‘Devastated’ de Minaur will keep fighting to improve

Rod Laver Arena crowd farewells vanquished de Minaur

Source: Australian Open

Alex de Minaur has lost his place in the world’s top 10 but not the belief he can challenge for grand slam glory, after his golden summer came to a “devastating” end in Melbourne.

The de Minaur of old might have looked upon his Australian Open fourth-round defeat with little more than a shrug of resignation and a weary acceptance that his exit was “fair enough”.

But the new model ‘Demon’ promises he’s “night and day” a different player now.

And he said his higher expectations meant that after his five-set loss to Andrey Rublev, he felt only despair and a fresh ferocity to prove he belongs among the world’s tennis elite.

Admirers were left trying to encourage de Minaur after he gave up a two-sets-to-one lead on Sunday and was bagelled in the decider by the weary Russian, who went for broke and fired winner after winner to prevail 6-4 6-7 (5-7) 6-7 (4-7) 6-3 6-0.

Fellow Australian Nick Kyrgios applauded the 24-year-old’s efforts in a match played at an “insane” level of athleticism, while American legend John McEnroe felt de Minaur had only been beaten by a man playing “one of the greatest fifth sets I’ve ever seen in a grand slam”.

But once again de Minaur, whose heart can never be faulted, was found wanting in the denouement, largely overpowered by the world No.5’s heavier artillery.

“Night and day, I’m a different player. Maybe a couple years ago or even last year, I would be sitting here, maybe even happy with the result, saying I probably shouldn’t have won, he’s higher ranked than I am, I took him to five sets, pretty decent effort,” de Minaur said.

“But it’s completely changed because now I’m sitting here and I’m absolutely devastated. It just slipped away.

“It’s not a match that I thought I lost physically. It was just that the racquet was taken out of my hand. He was just standing and hitting from every single part of the court at just mach 10.”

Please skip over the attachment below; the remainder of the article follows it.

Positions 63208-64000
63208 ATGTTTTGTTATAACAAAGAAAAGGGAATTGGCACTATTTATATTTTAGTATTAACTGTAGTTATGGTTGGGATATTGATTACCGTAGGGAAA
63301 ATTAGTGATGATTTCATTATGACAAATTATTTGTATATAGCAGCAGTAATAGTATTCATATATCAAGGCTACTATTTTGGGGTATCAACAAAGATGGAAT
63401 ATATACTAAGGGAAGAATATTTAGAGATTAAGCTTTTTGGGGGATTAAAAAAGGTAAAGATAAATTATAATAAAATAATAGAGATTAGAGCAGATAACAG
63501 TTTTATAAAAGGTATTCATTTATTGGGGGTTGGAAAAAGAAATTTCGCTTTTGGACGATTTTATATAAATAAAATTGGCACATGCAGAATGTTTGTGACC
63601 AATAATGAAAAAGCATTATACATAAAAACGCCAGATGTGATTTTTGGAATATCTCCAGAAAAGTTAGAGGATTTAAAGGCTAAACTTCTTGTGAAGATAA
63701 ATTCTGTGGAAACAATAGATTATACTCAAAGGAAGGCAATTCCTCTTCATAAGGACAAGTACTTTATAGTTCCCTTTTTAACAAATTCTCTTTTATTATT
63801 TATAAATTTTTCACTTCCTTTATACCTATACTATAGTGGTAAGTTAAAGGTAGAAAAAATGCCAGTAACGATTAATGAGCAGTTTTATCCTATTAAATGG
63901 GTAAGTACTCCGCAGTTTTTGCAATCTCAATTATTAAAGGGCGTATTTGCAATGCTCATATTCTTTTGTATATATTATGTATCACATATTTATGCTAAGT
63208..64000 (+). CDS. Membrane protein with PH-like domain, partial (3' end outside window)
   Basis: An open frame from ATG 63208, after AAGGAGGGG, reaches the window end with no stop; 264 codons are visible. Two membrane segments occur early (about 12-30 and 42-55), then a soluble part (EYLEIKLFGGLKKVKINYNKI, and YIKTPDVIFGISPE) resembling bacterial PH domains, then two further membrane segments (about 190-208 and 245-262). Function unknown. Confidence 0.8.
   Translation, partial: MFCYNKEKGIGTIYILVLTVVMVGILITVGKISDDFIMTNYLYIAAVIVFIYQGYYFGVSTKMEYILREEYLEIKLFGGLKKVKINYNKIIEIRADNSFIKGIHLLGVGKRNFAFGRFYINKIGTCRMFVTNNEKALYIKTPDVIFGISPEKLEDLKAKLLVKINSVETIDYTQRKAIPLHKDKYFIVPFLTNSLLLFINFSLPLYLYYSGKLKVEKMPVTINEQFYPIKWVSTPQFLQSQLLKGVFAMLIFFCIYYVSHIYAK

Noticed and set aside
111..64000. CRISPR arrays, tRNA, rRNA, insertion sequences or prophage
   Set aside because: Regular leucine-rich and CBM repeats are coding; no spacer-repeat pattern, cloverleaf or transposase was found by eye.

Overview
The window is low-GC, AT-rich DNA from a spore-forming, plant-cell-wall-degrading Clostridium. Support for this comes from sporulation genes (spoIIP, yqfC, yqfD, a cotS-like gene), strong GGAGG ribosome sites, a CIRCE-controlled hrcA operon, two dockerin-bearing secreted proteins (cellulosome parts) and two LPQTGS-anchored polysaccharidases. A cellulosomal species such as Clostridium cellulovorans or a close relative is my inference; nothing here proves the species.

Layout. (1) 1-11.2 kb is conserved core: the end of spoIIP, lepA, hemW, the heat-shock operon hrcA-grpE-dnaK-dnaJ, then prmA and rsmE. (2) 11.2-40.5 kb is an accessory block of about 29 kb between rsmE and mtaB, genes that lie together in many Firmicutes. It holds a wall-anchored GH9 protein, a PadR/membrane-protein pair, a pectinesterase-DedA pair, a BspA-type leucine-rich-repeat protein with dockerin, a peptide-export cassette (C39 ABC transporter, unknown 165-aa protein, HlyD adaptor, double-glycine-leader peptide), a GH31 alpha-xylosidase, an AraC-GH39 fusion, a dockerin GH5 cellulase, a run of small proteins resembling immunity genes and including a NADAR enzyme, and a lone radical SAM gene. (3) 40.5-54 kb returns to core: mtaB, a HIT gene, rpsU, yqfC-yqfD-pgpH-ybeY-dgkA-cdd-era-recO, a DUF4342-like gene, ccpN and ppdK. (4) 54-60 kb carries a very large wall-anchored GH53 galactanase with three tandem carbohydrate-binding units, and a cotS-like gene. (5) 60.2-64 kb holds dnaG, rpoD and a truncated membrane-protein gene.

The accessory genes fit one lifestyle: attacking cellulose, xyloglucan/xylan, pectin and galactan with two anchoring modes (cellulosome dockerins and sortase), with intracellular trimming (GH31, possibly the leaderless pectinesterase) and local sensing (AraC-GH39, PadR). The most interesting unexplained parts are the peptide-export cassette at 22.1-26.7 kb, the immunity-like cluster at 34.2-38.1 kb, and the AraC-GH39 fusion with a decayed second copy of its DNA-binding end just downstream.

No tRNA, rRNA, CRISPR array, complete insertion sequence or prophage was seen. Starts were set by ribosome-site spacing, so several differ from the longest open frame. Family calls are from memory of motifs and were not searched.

De Minaur is still sure his triumphant summer leading into Melbourne, featuring wins over Novak Djokovic, Alexander Zverev, Taylor Fritz and, albeit in an exhibition, Carlos Alcaraz, have still brought new confidence.

“I’ve made a lot of steps in the right direction,” he said.

“My level is quite there. Against top-10 opponents this year, I’m 3-1. It’s not the worst of things. I was very close today. I’m doing the right things.”

But, set to drop out of the top 10 next Monday, de Minaur accepts there’s one old familiar area, in particular, he has to further sharpen despite distinct improvements this summer.

“Realistically, again, I think what let me down was my serve. My serve was something that has been really good to me this whole Australian summer and, today, it kind of disappeared,” he said.

“I know the areas I’ve got to work on. Again, like I’ve done my whole career, I’ll get better, I’ll improve, and hopefully, next time I’ll be able to take it to the next level.”

Former women’s Open quarter-finalist Alicia Molik has seen enough to believe de Minaur “absolutely can win a slam”, suspecting his best chance may come on grass at Wimbledon.

Molik pointed out how Rublev had to “red line” on every shot to deny Minaur a quarter-final berth.

“I’ve never seen two guys take the ball on the rise on every single stroke. It was quite phenomenal,” she said on Monday. “It’s like Agassi playing Agassi.

“Alex has identified that he wants to play more aggressively. Maybe up the risk on his serve a little bit more.

“I love watching him because he can flip the switch pretty quickly to make players really uncomfortable.

“Watching last night, if it would have been in the US open or Wimbledon, I think no question, Alex would have won that match.

“It would have then put him in contention to win the slam.

“He’s got to bide his time a little bit, but he’s one of those guys that can take your time away and can surprise you.

“His variation, he can play quick, he can play slow. He’s got incredible feel and touch.”


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